ROXBURY, NJ – Township officials recently took an important step toward the restoration and rehabilitation of a historic former schoolhouse in the Lower Berkshire Valley section of Roxbury.
The Roxbury Mayor and Council approved a capital ordinance appropriating about $64,000 to pay for “construction documents” needed to breathe new life into the building, known as the 1921 Lafayette School.
The money is coming from grants: $51,260 from a grant from the Morris County Historic Preservation Trust and $12,815 from New Jersey Historic Trust's Preserve New Jersey Historic Preservation Fund. The documents funded by the ordinance will set the stage for about $1.2 million in construction work on both the interior and exterior of the building.
A Rarity in the Garden State
“The 1921 Lafayette School is one of a few surviving examples of a 2-room schoolhouse type,” said Morris County Historic Preservation. “It is the only known schoolhouse of its type … in New Jersey.”
The building was made with thick, cast-in-place concrete walls covered with a rubble stone veneer. It has a certificate of eligibility for listing on historic registers, according to Morris County Historic Preservation.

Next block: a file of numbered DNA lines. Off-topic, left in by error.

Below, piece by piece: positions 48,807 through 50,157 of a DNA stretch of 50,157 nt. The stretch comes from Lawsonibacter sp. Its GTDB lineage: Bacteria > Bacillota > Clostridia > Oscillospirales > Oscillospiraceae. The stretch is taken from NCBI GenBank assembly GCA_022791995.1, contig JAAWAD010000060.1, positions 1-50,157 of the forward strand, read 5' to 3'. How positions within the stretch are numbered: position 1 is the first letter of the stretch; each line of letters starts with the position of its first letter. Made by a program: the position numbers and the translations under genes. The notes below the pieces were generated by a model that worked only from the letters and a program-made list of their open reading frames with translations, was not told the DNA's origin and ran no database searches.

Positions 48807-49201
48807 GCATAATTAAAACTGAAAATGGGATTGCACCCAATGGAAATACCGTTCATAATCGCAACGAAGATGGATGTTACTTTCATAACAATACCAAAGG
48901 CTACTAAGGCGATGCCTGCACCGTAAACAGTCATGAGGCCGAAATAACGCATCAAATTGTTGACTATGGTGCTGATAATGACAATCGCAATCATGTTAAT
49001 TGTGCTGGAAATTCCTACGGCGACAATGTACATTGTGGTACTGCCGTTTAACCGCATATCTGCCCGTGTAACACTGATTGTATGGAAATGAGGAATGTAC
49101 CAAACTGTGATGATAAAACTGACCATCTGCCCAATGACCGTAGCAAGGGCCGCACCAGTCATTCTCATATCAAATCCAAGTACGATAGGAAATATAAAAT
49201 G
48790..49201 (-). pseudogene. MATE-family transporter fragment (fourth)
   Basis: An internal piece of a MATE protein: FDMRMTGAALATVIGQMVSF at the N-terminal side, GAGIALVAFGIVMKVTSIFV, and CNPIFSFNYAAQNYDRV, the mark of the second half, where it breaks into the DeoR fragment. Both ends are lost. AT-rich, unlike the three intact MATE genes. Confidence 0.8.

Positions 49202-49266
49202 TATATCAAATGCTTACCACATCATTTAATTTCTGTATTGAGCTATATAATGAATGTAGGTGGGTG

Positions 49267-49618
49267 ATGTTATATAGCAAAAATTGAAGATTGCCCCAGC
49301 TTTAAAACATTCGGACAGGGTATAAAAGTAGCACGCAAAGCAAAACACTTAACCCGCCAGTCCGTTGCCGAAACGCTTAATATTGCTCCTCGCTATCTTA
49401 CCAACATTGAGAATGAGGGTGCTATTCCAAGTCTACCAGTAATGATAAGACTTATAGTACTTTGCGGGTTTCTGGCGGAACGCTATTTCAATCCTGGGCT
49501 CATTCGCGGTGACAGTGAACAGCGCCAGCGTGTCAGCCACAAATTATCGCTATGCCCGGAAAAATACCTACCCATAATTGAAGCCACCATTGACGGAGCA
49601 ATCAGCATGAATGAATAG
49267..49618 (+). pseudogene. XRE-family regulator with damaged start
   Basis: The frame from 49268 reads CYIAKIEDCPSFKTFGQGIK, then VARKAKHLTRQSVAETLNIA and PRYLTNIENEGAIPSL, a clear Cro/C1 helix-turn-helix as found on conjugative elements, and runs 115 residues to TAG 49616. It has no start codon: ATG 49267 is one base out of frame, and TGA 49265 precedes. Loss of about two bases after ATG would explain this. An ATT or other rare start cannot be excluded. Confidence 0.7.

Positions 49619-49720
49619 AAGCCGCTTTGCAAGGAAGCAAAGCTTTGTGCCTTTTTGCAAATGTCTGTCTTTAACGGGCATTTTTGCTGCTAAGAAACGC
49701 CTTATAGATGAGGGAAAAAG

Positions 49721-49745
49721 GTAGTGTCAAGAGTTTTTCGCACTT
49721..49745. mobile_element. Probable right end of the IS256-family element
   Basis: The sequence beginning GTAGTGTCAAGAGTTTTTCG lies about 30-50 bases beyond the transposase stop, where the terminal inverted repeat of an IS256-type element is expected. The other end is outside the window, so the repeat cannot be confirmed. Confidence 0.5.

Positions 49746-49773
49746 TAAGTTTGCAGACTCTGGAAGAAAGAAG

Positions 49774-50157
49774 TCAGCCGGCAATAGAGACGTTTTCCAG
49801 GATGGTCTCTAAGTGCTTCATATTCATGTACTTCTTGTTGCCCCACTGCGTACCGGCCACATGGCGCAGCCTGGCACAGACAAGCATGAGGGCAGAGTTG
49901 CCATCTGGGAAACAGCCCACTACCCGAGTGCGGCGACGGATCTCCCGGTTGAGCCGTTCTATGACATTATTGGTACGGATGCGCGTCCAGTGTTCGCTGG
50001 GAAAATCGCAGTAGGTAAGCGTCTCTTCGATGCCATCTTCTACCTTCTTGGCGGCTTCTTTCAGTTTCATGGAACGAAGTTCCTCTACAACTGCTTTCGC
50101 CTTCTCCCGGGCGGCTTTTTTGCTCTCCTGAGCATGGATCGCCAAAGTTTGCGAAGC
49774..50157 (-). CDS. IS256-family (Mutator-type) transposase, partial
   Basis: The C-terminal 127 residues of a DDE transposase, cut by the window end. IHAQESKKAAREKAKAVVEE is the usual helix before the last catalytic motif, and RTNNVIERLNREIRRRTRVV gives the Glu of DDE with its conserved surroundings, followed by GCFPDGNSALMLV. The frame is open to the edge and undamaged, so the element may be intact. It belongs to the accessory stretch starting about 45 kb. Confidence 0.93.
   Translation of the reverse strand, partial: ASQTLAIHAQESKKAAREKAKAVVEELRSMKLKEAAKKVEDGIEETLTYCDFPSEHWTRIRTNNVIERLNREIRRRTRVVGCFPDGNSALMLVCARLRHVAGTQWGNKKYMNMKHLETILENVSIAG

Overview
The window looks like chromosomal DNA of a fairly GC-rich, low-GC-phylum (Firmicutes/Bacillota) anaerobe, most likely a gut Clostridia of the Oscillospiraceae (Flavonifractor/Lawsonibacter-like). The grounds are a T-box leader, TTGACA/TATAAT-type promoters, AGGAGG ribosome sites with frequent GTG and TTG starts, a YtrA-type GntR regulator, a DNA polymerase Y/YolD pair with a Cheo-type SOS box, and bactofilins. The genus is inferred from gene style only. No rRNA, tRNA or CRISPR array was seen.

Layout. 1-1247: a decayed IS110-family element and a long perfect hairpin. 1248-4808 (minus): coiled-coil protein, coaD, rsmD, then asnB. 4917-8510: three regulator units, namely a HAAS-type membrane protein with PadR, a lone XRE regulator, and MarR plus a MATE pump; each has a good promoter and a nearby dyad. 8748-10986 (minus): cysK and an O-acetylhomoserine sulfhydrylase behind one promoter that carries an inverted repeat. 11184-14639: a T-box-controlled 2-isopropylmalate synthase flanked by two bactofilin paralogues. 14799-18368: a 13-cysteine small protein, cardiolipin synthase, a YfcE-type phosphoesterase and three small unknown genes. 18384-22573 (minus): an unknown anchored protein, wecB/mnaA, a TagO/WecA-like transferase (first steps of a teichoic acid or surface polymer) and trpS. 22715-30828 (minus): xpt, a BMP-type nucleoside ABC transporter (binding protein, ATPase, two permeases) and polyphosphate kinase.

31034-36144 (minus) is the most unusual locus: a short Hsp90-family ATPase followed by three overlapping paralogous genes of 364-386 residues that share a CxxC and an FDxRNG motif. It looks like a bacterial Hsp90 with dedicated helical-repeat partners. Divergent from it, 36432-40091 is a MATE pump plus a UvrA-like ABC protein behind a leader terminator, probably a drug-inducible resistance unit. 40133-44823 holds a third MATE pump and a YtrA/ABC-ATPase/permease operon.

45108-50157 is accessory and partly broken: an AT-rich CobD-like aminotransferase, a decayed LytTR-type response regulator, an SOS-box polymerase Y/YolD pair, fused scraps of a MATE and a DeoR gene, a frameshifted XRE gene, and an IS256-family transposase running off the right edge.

The former schoolhouse, situated on Mill Road, has been unoccupied for about 11 years. It last served as a school in the late 1950s or early 1960s, according to a report written by Connolly & Hickey Historical Architects.
The building is not far from the remains of the Morris Canal and The Canal Society of New Jersey is interested in using it as its headquarters, said society president Joseph Macasek.
“We’ve been talking with the township about acquiring that property and fixing it up and making it a state-of-the-art headquarters for the Canal Society of New Jersey and also a meeting and exhibition venue for the canal society and the community,” Macasek said. “We need to come to the right agreement with the township. We are just historical society after all, not a major corporation. We’d have to be able to afford to do this.”
Worth the Time and Money
After the Roxbury Mayor and Council voted unanimously to approve the ordinance, Roxbury Mayor Bob DeFillippo said the building’s preservation is important to the township.
“It took a lot of work to get to this place and I think the people of Berkshire Valley will benefit, as will people throughout Roxbury,” he commented.
Roxbury Councilman Richard Zoschak agreed. “It’s a gem here in Roxbury, I’ll tell you that,” he said. “A historical gem.”
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